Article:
Last Bronx


AM R&D Dept. #3





TV System: 





3D Beat'em up

Last Bronx is a weapon based fighter from Sega that delivers the excitement of pounding someone with true to life martial arts weapons. The graphics in the game are done in the hi-res style of VF2, it makes for cleaner, less grainy characters but sacrifices any type of lighting effects.(AAWWW...big deal, I like sharper characters anyway.) The backgrounds are in 2D and are very vivid at times. They range from subway platforms to parking garages to (my favourite) the roof of a building. The gameplay is fast at 60fps, the clipping is minimal, and the weapons are animated with cool looking tracers to give the illusion of extreme speed. The addition of 3d movement in the enclosed arenas would have made this game way cooler, but since Sega decided not to include it Fighters Megamix remains the king of Sega fighters until VF3.

The characters move with almost life-like motion and have a whole slew of moves to go with them. Last Bronx however, is not the most sweet smelling of Sega's fighters. Novice players may find the AI down right unfair at times and even expert players will at times find themselves getting off the ground constantly. Players will quickly find that button mashing can sometimes lead to glorious victory, unless the AI is set on Arcade. The learning curve on this game will annoy some and simply challenge others to struggle on. Fortunately a practice mode and aerial combo practice mode have been included in the home game to help you learn to bash the competition. The game does have good replay value with a VS mode, Arcade mode, Saturn mode (the only way to unlock the movies), Time Attack, and Survival mode to keep the fun and senseless violence going.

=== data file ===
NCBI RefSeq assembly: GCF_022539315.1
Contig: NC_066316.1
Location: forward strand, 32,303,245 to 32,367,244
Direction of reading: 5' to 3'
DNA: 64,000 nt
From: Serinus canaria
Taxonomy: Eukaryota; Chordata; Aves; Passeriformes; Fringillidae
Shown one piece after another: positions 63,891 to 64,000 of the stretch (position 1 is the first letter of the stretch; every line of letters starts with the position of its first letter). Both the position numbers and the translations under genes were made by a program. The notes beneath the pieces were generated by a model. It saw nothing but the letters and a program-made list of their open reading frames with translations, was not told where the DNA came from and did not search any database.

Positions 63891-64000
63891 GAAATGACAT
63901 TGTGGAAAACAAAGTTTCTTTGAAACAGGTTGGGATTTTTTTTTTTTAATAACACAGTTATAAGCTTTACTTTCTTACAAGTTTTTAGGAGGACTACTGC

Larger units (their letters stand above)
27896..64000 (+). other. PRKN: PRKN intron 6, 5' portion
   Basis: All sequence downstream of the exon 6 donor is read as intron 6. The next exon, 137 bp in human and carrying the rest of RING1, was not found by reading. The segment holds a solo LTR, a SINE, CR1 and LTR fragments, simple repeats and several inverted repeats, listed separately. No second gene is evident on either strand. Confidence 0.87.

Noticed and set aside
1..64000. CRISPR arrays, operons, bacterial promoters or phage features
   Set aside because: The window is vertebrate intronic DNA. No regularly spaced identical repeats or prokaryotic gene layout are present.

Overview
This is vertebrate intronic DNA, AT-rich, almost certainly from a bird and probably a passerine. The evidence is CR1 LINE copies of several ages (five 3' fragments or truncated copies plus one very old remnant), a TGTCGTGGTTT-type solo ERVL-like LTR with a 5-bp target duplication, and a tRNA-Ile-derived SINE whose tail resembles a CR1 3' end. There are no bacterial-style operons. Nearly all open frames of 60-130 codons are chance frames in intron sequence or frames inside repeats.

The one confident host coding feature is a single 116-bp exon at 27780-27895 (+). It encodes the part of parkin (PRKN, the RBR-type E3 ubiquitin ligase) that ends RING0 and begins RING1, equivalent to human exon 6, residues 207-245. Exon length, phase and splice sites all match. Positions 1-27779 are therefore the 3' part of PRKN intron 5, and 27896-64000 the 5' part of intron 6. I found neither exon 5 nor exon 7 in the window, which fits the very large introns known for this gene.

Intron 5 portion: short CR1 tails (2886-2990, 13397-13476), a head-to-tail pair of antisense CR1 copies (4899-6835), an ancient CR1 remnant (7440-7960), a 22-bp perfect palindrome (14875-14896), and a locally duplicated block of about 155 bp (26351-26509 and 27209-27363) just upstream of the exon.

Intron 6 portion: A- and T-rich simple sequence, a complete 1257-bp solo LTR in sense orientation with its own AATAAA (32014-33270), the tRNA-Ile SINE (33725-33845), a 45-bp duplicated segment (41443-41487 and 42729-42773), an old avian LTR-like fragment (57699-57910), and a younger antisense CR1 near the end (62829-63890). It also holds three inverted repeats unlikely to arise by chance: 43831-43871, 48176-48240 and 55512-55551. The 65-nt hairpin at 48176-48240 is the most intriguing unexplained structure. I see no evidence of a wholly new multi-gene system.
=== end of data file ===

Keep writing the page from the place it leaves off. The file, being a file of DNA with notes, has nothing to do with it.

There are also a number of easter eggs hidden in the game for those who enjoy secrets. With eight standard and one secret character Last Bronx is a good investment for the hardcore gamer and avid collector of Sega fighter's. The average or casual gamer might just want to hold out for Dead or Alive.

Review By: Aaron Benoliel

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